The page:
By Amy Clare Tasker, Assistant Director for the Strindberg Cycle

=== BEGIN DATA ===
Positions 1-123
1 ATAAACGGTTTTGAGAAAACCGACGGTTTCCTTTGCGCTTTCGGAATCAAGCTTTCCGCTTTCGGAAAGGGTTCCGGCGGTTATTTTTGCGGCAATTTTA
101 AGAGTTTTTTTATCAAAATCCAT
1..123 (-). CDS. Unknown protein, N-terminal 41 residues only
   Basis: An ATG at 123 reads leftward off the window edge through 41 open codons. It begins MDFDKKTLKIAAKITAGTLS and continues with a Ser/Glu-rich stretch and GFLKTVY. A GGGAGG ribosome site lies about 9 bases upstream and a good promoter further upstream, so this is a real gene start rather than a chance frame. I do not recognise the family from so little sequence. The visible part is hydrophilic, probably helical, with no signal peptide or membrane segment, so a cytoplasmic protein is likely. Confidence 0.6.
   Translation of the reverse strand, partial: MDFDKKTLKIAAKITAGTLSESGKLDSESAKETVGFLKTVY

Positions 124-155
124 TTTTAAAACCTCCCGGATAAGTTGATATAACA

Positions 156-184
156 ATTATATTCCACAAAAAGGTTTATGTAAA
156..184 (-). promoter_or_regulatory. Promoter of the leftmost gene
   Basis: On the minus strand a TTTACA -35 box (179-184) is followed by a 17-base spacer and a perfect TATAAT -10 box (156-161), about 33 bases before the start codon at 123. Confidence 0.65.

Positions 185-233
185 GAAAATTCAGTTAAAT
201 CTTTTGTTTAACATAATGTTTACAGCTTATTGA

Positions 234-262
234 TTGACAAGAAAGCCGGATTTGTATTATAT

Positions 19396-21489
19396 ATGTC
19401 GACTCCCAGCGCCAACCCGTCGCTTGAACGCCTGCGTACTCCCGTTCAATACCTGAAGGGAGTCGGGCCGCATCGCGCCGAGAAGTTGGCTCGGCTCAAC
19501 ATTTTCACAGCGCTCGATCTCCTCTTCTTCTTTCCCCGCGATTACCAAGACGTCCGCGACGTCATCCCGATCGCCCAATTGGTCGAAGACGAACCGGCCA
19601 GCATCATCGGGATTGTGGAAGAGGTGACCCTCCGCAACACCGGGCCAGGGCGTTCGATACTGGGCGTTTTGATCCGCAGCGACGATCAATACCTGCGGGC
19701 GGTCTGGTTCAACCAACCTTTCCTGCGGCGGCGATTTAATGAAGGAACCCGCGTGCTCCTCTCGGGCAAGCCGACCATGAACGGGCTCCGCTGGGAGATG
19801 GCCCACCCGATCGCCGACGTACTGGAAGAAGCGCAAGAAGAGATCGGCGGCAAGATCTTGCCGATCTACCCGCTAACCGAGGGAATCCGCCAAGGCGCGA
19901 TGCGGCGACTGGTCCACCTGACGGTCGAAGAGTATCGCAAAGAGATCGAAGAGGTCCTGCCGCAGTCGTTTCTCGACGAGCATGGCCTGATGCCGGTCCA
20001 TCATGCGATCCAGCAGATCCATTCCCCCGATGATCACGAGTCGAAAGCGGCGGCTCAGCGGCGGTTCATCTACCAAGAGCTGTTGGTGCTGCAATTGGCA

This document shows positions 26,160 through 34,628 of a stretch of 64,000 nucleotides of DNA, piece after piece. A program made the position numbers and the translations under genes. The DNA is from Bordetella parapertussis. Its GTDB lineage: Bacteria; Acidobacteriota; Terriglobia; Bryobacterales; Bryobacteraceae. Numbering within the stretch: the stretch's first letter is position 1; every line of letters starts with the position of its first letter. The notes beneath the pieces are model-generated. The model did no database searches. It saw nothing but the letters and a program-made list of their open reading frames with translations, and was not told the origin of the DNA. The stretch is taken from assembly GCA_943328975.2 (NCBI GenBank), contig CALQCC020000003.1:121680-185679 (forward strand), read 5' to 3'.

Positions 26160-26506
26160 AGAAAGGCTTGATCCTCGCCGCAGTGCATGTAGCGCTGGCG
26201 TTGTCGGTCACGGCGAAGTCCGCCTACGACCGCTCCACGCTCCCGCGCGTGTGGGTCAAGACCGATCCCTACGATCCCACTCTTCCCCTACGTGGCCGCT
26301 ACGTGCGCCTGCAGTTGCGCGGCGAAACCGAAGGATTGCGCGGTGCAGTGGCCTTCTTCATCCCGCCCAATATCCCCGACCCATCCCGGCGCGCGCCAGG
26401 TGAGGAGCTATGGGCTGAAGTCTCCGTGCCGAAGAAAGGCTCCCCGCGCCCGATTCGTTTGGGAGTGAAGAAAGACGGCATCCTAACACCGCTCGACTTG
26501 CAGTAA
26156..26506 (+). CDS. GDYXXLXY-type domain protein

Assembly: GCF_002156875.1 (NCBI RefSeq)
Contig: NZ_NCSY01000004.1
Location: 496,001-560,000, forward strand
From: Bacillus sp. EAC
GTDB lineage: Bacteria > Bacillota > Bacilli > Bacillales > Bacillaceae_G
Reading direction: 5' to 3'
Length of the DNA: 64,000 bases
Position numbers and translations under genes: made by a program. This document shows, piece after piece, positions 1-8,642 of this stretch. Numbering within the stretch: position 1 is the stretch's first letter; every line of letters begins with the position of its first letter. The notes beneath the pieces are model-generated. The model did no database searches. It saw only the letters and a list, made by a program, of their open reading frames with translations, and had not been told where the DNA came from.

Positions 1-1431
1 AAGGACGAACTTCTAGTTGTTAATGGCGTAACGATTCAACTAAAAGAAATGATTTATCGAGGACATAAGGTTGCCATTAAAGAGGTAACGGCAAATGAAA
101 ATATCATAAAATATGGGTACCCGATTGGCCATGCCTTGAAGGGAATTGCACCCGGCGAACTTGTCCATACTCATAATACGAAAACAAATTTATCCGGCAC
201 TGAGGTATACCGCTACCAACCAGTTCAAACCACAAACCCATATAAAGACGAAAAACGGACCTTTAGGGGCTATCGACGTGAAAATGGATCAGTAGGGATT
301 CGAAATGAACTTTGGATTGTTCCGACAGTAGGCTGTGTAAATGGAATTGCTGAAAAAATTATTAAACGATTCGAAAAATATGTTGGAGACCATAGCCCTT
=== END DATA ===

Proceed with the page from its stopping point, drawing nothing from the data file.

As we draw closer to the opening of each part of the Strindberg Cycle, we’re finally indulging in the “luxury” of working on one thing at a time. In our RISK IS THIS workshop this summer, we burned through each play one after the other, and when rehearsals re-started in August, our schedule had us rotating through the plays day by day, so that each play got equal attention as we moved forward. We were always deep in Strindberg’s world, but never digging into each individual piece for very long. As we prepared for the opening of The Ghost Sonata, the schedule changed to allow us to focus on that play for a whopping four days in a row. With The Pelican and The Black Glove opening next, we dove deeper into those plays than ever before. In our final week of technical rehearsals and previews, culminating in the opening of Storm and Burned House, it feels very strange to be “done” with three of the plays and finishing the last two. As a director, I am so used to sprinting to opening night – then suddenly reeling because my work is finished and I don’t know what to do with my evenings the following week. So many other aspects of the repertory experience are mammoth and demanding; by contrast, the process of slowly bidding farewell to each play is surprisingly kind and gentle. But next week… I bet I still won’t know what to do with myself.